Today, a brilliant artist mutes the voice of
18th-century rationalism. The University of
Houston's College of Engineering presents this
series about the machines that make our
civilization run, and the people whose ingenuity
Surely one of the most
unjustly obscure painters is Joseph Wright of
Derby. Wright, born in 1734, was an established
portrait painter by the age of 22. His formal
portraits were as good as any that artists were
grinding out in the mid-1700s.
But something else was going on in Wright's mind.
When he was 32, he exhibited a remarkable picture
in London. A philosopher demonstrates a planetary
model to a group of children by the light of an oil
lamp, which serves as an artificial sun. It is
stunning in its detail and eerie in its mysterious
Wright came back to that theme three years later in
his best-known picture. This time an aging
scientist demonstrates a new air pump for a family
by suffocating a bird in a glass jar. Young and old
alike are fascinated. But one child weeps in
Wright's contemporaries believed that we live in a
rational world and learn its workings through
rational analysis. So Wright painted more than just
the cool, rational faces of rational lords and
ladies. He began exploring the machinery of
By the mid-1760s Wright was doing commissions for
members of the Lunar Society -- that small
literary/scientific group that included Watt,
Priestly, Wedgwood, and Erasmus Darwin. He painted
them, and he learned their science.
One of his pictures has a long title. It starts,
"The Alchymist, in Search of the Philosopher's
Stone, Discovers Phosphorus, and prays for the
successful Conclusion of his operation." And there
the alchemist, this dealer in magical chemistry,
prays over his glowing glass beaker. Wright's
viewers knew that chemists had, by then, built upon
that same alchemical discovery and created far more
modern ideas about the nature of chemical reaction.
So he reminds the rationalists that they haven't
suddenly corrected centuries of error. A great deal
of alchemical thought has actually paved their way.
A year later, another masterpiece. This time it's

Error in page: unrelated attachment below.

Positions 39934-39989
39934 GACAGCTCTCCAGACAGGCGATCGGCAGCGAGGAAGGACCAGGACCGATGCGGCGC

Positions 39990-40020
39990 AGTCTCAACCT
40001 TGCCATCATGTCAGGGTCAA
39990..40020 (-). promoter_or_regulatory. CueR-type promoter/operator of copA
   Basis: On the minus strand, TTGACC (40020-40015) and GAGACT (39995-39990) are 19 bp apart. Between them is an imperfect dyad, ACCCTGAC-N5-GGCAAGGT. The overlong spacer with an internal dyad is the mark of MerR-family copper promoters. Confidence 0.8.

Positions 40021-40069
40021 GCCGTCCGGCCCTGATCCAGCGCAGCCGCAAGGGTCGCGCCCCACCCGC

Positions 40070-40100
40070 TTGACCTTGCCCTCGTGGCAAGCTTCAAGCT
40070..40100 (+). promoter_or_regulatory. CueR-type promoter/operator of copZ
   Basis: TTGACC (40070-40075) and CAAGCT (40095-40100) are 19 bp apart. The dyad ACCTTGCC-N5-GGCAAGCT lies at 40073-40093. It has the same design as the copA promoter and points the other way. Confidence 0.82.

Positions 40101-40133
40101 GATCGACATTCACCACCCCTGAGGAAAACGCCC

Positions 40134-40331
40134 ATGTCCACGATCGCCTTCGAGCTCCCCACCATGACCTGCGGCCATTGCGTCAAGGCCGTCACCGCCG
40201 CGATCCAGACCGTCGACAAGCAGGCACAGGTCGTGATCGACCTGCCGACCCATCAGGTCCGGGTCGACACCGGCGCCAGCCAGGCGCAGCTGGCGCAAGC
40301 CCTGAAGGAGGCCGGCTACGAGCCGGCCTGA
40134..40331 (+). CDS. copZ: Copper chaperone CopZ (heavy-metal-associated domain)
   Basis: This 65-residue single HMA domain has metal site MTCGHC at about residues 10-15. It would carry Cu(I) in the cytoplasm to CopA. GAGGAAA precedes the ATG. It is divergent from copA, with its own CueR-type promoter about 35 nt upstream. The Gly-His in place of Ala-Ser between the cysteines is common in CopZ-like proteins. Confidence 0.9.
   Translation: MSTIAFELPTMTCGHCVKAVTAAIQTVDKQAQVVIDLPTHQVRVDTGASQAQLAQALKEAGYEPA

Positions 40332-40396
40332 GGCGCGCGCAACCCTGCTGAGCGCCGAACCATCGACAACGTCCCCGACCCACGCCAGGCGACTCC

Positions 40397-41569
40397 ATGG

an iron forge driven by a water wheel. This time
the eerie light doesn't flow from a lamp or a
candle. It flows from the white-hot bloom of iron
itself. Seven people surround the forge, watching
-- each in one of Shakespeare's seven stages of
life. They remind us that the violent shaping of
metal is a human act with a human center.
Wright painted into the late 1790s. By then other
artists and writers had picked up his Gothic
themes. They saw the human dimension that put
limits on the cold use of intellect. When Wright
was done, we knew what a horrified child in a
painting was telling us. The equation between a
suffocating bird and true understanding is too
complex for cool mind alone to solve.
I'm John Lienhard, at the University of Houston,
where we're interested in the way inventive minds
Egerton, J., Wright of Derby. London:
The Metropolitan Museum of Art, 1990.
Einberg, E., Acquisition in Focus: Wright of
Derby's An Iron Forge. Apollo, Vol.
138, No. 380, October, 1993, pg. 259.
Jones, R., The Technique, Condition and
Conservation of An Iron Forge. Apollo,
Vol. 138, No. 380, October, 1993, pp. 259, 261.
To see Wright's painting, The Alchymist in
Search of the Philosophers' Stone discovers
Phosphorus (1771) click on the website,
For Experiment on a Bird in the Airpump
(1768) click on:
And for more background on Derby click on:
The Engines of Our Ingenuity is
Copyright © 1988-1997 by John H.
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